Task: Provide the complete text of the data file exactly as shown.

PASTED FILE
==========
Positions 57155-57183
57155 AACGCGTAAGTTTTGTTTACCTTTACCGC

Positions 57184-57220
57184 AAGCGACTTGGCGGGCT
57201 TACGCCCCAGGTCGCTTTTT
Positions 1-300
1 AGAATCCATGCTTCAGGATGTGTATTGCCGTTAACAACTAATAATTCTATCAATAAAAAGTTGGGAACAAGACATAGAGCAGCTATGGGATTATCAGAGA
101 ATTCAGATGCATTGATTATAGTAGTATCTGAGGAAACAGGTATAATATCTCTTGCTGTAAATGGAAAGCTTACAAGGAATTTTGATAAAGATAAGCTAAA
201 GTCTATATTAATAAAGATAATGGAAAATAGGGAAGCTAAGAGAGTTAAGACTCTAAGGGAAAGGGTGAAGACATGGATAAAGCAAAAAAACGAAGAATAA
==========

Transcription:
Positions 57155-57183
57155 AACGCGTAAGTTTTGTTTACCTTTACCGC

Positions 57184-57220
57184 AAGCGACTTGGCGGGCT
57201 TACGCCCCAGGTCGCTTTTT
Positions 1-300
1 AGAATCCATGCTTCAGGATGTGTATTGCCGTTAACAACTAATAATTCTATCAATAAAAAGTTGGGAACAAGACATAGAGCAGCTATGGGATTATCAGAGA
101 ATTCAGATGCATTGATTATAGTAGTATCTGAGGAAACAGGTATAATATCTCTTGCTGTAAATGGAAAGCTTACAAGGAATTTTGATAAAGATAAGCTAAA
201 GTCTATATTAATAAAGATAATGGAAAATAGGGAAGCTAAGAGAGTTAAGACTCTAAGGGAAAGGGTGAAGACATGGATAAAGCAAAAAAACGAAGAATAA